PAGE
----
Actor Stephen Manley recently spoke to us about his genre roles, currently appearing in “Ghosthunters” and forthcoming “Rogue Warrior : Robot Fighter” he kindly agreed to chat to us and give us the skinny on those, as well as his unusual methods of rehearsing for his roles, his appearance in Star Trek 3 : The Search for Spock and about Pon-Farring with Trekkies…
Stephen, thankyou very much for talking to us. Now, your most recent genre role has been the film “Ghosthunters”, from Asylum pictures, could you tell us a bit about that?
Of course, I play the character Dr. Henry Tanner. A genius scientist who has designed a machine that can track a ghost and capture it in a “Containment Chamber”. A masked killer named “ The Night Stalker”, has claimed the lives of Dr. Tanners wife, daughter and several others, in an old Tudor mansion.
Following the funeral of his family Dr. Tanner leads his team of young scientists and a mystic, into the killers mansion to find the spirits of Martha and Gabi before they are lost forever. As a result, all hell literally breaks loose in the house.
The film is serious dramatic outing for “The Asylum” and has been met with some good praise from critics regarding the feel and tone of the film as well as all the wonderful and sincere performances from the great cast whom i have become so fond of.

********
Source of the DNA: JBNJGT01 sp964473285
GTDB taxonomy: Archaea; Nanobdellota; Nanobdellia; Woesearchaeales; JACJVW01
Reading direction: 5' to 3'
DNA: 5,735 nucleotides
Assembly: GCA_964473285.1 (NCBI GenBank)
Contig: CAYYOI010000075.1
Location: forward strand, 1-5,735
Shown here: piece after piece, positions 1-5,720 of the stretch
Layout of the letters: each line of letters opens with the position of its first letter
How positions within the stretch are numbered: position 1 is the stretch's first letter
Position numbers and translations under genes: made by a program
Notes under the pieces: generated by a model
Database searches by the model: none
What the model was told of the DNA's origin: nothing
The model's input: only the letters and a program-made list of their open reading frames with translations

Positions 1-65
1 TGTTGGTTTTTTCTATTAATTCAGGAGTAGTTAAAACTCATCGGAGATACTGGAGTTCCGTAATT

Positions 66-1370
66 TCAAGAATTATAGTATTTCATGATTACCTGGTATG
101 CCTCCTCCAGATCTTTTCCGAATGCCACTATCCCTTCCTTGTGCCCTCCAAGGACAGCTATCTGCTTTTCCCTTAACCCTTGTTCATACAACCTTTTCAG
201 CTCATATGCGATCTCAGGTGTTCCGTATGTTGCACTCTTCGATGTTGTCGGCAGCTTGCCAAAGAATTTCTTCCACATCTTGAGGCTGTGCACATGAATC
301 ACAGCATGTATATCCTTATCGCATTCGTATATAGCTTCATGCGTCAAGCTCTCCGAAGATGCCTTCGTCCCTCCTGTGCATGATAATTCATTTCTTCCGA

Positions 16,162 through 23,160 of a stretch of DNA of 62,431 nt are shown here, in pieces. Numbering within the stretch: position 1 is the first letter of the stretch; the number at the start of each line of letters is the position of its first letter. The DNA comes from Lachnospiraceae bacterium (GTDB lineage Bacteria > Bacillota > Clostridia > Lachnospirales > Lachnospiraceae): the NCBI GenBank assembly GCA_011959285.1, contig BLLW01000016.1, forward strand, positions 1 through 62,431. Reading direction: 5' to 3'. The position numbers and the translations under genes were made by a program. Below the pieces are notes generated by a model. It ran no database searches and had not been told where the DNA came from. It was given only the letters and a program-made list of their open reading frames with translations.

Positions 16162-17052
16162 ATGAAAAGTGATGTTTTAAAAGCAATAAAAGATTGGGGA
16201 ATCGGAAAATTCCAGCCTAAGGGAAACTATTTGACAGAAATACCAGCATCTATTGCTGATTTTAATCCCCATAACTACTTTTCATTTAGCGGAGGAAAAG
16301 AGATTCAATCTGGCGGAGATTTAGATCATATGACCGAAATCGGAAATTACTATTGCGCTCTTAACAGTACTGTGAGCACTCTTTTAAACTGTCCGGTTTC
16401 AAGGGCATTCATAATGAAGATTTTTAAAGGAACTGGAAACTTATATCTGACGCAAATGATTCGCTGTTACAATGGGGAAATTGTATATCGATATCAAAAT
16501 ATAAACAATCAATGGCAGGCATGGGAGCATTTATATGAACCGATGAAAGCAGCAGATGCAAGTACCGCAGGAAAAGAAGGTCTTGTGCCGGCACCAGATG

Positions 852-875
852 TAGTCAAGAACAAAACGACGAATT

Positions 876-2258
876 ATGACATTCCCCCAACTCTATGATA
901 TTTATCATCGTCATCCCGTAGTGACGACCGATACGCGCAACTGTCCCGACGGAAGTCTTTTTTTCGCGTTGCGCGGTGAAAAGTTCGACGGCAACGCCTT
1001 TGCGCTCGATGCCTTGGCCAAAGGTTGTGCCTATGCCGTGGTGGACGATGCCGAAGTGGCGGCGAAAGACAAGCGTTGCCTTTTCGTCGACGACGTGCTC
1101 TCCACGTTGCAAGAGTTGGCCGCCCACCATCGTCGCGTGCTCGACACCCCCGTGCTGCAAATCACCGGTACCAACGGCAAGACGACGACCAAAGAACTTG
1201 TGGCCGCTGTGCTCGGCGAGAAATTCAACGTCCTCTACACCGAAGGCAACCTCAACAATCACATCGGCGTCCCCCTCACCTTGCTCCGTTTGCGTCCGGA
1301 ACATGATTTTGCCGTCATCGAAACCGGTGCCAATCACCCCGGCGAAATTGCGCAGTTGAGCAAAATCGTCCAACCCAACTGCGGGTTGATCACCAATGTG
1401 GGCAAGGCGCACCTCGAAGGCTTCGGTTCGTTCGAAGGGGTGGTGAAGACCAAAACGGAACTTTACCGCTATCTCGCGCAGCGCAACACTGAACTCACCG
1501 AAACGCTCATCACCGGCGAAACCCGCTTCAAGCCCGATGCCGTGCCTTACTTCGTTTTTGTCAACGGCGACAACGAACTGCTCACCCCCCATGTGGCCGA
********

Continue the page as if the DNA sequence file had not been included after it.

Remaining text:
How did you get the role?
I sent in a video audition which contained 2 character monologues written by the creator and director of the film, the talented filmmaker Pearry Teo. I was then called in for two in person follow up auditions to meet Pearry in person and also casting director Scotty Mullen.
Your website’s followers may be pleased to know that I search and strive while preparing for an audition or role and as such spent many hours with my grandfather, Stephen E. Soldi, who was himself an actor, at his mausoleum running lines.
You rehearsed your lines in your late grandfathers Mausoleum? I’ve heard of method acting before, but isn’t that a bit macabre?
I suppose so. I had been exposed to some techniques of “method” here and there growing up and working with some fantastic actors and actresses like Tommy Lee Jones and Zhora Lampert. However at the Beverly Hills Playhouse I really took to exploring the various “methods” to learn tools for crafting my performances.
I have been visiting Granpa Soldi quite a lot in the last few years and thought it a good opportunity to rehearse my “Ghosthunters” screen test scenes with him in that atmosphere. I had fantasized that perhaps he would materialize and say; “I think we are good, now let’s go and break a Leg!” Pearry Teo said to me laughing: “Fu#@ing Method actors!”